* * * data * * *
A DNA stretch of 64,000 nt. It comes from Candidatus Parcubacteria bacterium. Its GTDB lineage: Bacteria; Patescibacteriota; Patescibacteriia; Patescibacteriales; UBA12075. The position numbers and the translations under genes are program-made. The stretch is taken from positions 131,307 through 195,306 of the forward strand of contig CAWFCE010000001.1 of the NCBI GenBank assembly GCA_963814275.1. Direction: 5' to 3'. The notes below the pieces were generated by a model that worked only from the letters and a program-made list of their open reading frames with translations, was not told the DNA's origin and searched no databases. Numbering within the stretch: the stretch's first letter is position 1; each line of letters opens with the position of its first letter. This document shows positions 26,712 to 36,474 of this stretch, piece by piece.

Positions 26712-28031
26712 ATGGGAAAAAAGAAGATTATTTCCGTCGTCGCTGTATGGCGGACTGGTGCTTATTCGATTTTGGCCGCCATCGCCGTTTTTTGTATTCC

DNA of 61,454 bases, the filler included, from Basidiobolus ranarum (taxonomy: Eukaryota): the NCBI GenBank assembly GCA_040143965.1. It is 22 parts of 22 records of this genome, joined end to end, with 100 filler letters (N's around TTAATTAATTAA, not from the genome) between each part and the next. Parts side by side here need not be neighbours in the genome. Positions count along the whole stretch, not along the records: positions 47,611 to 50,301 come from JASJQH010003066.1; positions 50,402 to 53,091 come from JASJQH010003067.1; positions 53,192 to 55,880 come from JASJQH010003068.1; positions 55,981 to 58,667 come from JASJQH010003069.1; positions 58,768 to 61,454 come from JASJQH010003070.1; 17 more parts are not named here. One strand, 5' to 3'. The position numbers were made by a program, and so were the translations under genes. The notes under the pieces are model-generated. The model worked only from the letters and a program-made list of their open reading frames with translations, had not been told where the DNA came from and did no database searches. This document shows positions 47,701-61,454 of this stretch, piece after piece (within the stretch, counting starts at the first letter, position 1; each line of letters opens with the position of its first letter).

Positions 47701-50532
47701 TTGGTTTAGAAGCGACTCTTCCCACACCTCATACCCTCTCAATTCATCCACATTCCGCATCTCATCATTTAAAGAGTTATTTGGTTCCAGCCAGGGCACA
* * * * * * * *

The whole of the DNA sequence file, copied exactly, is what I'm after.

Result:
A DNA stretch of 64,000 nt. It comes from Candidatus Parcubacteria bacterium. Its GTDB lineage: Bacteria; Patescibacteriota; Patescibacteriia; Patescibacteriales; UBA12075. The position numbers and the translations under genes are program-made. The stretch is taken from positions 131,307 through 195,306 of the forward strand of contig CAWFCE010000001.1 of the NCBI GenBank assembly GCA_963814275.1. Direction: 5' to 3'. The notes below the pieces were generated by a model that worked only from the letters and a program-made list of their open reading frames with translations, was not told the DNA's origin and searched no databases. Numbering within the stretch: the stretch's first letter is position 1; each line of letters opens with the position of its first letter. This document shows positions 26,712 to 36,474 of this stretch, piece by piece.

Positions 26712-28031
26712 ATGGGAAAAAAGAAGATTATTTCCGTCGTCGCTGTATGGCGGACTGGTGCTTATTCGATTTTGGCCGCCATCGCCGTTTTTTGTATTCC

DNA of 61,454 bases, the filler included, from Basidiobolus ranarum (taxonomy: Eukaryota): the NCBI GenBank assembly GCA_040143965.1. It is 22 parts of 22 records of this genome, joined end to end, with 100 filler letters (N's around TTAATTAATTAA, not from the genome) between each part and the next. Parts side by side here need not be neighbours in the genome. Positions count along the whole stretch, not along the records: positions 47,611 to 50,301 come from JASJQH010003066.1; positions 50,402 to 53,091 come from JASJQH010003067.1; positions 53,192 to 55,880 come from JASJQH010003068.1; positions 55,981 to 58,667 come from JASJQH010003069.1; positions 58,768 to 61,454 come from JASJQH010003070.1; 17 more parts are not named here. One strand, 5' to 3'. The position numbers were made by a program, and so were the translations under genes. The notes under the pieces are model-generated. The model worked only from the letters and a program-made list of their open reading frames with translations, had not been told where the DNA came from and did no database searches. This document shows positions 47,701-61,454 of this stretch, piece after piece (within the stretch, counting starts at the first letter, position 1; each line of letters opens with the position of its first letter).

Positions 47701-50532
47701 TTGGTTTAGAAGCGACTCTTCCCACACCTCATACCCTCTCAATTCATCCACATTCCGCATCTCATCATTTAAAGAGTTATTTGGTTCCAGCCAGGGCACA